I want to clarify what Lecrae and hip-hop mean by “disenfranchised,” even reconsidering the term. I’ll do that indirectly by way of the two formal distinctions that set hip-hop apart from other genres, moving from Tupac to Eminem. In part, this is an historical assessment.

What does Lecrae mean by disenfranchised? First one has to think about the voice that hip-hop speaks from, the distinct grammatical person, as in first-,  second-, or third-person it uses. Lyrics use all three personal vantages, and genres prefer one or another: first-person in pop-music; second-person in Civil War spirituals; and third-person in ballads and Arcade Fire.

With the first-person perspective, it’s significant who the person is. Think of The National’s “I need my girl.” Who is the “I” who needs his girl? Even if the The National, when writing the song, were missing their girl, the “I” is crucially distinct from Matt Berninger. The songs are not about him. But here and elsewhere, the first-person “I” works cathartically. We can all possess the “I.” An entire stadium of fans can sing along with “I need my girl,” or Coldplay’s “I will fix you,” even if at the moment they have their girl right next to them, or have already fixed the the problem. They can own the song by taking on the lyrical vantage point of “I.”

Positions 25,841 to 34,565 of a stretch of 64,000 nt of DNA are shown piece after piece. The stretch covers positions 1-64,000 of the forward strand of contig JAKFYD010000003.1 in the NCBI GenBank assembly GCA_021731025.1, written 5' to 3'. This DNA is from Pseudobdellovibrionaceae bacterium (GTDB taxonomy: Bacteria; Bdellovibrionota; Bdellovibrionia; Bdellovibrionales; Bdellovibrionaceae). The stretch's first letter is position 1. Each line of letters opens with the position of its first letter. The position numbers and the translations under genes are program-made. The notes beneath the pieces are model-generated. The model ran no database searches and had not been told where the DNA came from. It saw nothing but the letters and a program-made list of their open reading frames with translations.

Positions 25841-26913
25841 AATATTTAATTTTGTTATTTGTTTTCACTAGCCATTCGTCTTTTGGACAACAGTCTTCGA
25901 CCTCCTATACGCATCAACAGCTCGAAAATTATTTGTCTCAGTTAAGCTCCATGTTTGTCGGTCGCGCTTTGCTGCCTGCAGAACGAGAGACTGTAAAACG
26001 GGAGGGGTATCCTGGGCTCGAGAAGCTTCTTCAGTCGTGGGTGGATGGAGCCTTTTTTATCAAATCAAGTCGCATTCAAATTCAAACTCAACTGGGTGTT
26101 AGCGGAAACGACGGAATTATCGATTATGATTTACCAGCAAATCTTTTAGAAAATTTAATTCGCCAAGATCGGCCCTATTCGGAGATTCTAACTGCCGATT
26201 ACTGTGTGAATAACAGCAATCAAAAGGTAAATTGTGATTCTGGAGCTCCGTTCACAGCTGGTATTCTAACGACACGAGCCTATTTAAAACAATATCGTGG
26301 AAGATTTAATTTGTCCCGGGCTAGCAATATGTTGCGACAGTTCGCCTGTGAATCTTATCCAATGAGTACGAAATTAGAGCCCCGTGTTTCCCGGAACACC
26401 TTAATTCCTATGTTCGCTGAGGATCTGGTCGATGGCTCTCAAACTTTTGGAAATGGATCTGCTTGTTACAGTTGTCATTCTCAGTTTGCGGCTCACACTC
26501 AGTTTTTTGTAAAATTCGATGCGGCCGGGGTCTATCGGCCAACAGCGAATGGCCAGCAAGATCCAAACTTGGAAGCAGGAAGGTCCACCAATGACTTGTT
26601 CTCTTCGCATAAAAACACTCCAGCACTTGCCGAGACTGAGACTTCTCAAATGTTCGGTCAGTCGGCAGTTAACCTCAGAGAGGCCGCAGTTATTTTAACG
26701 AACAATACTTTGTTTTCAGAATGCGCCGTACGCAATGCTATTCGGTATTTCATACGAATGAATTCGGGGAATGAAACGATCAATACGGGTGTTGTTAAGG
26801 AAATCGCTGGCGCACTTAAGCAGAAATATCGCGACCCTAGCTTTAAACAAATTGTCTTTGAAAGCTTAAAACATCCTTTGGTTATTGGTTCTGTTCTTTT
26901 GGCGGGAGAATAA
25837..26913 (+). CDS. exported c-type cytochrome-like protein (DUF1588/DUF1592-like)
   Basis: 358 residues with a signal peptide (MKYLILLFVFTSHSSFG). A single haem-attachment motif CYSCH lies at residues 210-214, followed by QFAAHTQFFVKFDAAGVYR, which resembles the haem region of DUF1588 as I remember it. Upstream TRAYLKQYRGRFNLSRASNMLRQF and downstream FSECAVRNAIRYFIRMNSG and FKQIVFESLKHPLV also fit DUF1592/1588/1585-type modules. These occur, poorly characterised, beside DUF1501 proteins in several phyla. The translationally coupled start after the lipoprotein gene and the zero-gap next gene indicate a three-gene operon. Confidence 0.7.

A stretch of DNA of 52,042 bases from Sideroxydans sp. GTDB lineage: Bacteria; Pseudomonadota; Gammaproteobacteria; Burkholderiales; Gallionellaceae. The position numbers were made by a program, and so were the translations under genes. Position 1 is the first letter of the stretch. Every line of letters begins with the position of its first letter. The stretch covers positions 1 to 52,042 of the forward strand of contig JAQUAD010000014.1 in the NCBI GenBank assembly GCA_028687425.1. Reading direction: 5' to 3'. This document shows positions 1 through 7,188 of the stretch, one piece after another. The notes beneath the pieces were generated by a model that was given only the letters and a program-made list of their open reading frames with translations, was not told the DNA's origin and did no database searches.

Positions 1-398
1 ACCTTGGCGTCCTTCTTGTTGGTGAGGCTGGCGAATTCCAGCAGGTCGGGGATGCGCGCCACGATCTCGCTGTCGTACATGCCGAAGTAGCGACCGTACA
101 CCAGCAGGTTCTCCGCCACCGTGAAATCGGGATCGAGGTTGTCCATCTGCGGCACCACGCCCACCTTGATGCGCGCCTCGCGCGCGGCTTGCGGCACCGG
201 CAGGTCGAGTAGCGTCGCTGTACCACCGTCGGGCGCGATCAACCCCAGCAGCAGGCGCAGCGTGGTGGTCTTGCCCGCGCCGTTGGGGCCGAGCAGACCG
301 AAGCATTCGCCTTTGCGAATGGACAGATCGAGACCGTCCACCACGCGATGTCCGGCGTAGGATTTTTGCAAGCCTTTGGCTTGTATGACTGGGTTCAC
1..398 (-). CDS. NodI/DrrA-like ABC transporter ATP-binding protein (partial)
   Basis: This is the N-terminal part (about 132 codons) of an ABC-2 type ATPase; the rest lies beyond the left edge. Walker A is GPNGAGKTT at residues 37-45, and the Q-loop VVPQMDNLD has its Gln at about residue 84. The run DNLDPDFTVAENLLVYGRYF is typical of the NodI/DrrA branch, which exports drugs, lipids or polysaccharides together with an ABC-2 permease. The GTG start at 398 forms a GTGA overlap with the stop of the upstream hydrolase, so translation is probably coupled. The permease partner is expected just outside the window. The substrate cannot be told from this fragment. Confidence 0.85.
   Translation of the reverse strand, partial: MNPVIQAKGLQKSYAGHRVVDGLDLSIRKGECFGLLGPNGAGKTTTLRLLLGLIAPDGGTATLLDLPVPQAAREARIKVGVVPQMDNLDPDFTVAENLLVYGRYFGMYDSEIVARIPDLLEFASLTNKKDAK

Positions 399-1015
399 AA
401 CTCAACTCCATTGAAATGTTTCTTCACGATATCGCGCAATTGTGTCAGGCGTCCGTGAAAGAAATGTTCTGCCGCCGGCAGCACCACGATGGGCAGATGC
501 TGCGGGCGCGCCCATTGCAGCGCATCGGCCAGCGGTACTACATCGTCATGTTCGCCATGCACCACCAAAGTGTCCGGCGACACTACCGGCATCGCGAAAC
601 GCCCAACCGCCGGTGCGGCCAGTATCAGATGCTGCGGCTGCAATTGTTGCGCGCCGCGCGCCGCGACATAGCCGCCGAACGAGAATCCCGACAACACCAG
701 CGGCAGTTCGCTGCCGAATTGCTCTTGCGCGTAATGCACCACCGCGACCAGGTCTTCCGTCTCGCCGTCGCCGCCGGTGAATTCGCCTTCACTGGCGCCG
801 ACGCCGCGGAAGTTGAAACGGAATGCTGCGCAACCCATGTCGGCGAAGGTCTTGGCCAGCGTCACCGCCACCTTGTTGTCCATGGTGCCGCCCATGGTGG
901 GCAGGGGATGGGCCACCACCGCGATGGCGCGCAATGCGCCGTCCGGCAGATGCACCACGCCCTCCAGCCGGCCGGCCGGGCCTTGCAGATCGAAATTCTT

In hip-hop, the “I” is not sharable or primarily cathartic. The voice that hip-hop takes on is historical. Tupac writes about himself. He is the “I.” It is not an artistic attache through whom the listener can sing along with, having a sense of owning the song himself. Tupac is writing about himself, not so that you can sing with him, but so that you can listen to him. The first-person of hip-hop conveys a sense of the artist being a witness, telling you what he saw.You’re not meant to think that you were there as well when Tupac’s friend got shot, when Wu-Tang went to war or when Jay-Z became king. And you’re certainly not meant to think you are them. It was Tupac’s friend who got shot. Don’t pretend to be Tupac. Listen to Tupac.

Though Tupac speaks about himself, he speaks as a young black male, as in his first album’s first song, “Young Black Male.” He represents the experience of that community. But instead of the choral, plural “we,” Tupac, and hip-hop after him, decided to stand in-front and represent personally that neighborhood, ghetto, city (; e.g., Jay-Z’s Brooklyn’s Finest). Because of this, the listener often gets confused.  Should the listener sing along or is the listener being sung to/about? Hip-hop is not quick to clarify.